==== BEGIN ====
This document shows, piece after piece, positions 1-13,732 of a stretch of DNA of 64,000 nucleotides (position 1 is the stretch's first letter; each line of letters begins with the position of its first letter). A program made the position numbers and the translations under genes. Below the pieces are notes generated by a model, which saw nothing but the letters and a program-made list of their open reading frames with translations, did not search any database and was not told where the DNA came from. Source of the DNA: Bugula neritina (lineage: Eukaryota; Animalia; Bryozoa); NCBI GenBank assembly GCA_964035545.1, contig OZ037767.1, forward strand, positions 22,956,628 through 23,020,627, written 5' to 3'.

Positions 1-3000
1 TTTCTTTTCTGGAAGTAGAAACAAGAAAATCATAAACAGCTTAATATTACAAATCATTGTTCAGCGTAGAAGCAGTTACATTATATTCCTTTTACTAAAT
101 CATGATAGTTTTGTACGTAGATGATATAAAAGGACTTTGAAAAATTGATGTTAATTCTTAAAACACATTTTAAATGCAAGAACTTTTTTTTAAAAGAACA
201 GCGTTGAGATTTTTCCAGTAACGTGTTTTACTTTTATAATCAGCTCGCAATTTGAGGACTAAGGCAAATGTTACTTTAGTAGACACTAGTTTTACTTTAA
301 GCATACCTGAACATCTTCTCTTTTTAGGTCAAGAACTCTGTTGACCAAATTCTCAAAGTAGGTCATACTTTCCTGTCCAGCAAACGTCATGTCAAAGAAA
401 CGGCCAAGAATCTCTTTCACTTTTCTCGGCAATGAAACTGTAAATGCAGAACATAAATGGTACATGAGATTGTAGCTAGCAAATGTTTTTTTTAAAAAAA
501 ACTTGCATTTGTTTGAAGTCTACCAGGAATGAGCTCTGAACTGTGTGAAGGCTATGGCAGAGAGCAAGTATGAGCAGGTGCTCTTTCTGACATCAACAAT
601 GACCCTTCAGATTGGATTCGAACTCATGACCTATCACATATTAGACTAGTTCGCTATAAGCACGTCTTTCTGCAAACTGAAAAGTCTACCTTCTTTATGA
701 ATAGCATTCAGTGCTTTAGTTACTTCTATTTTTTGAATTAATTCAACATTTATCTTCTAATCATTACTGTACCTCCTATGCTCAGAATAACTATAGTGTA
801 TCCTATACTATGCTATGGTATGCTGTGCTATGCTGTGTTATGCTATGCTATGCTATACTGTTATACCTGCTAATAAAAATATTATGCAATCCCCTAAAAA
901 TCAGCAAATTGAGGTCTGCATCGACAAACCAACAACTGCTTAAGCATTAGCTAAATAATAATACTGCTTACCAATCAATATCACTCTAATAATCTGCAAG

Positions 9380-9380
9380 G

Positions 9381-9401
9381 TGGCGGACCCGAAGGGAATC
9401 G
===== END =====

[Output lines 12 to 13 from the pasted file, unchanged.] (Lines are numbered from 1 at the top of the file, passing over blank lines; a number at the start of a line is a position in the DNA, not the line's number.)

901 TCAGCAAATTGAGGTCTGCATCGACAAACCAACAACTGCTTAAGCATTAGCTAAATAATAATACTGCTTACCAATCAATATCACTCTAATAATCTGCAAG

Positions 9380-9380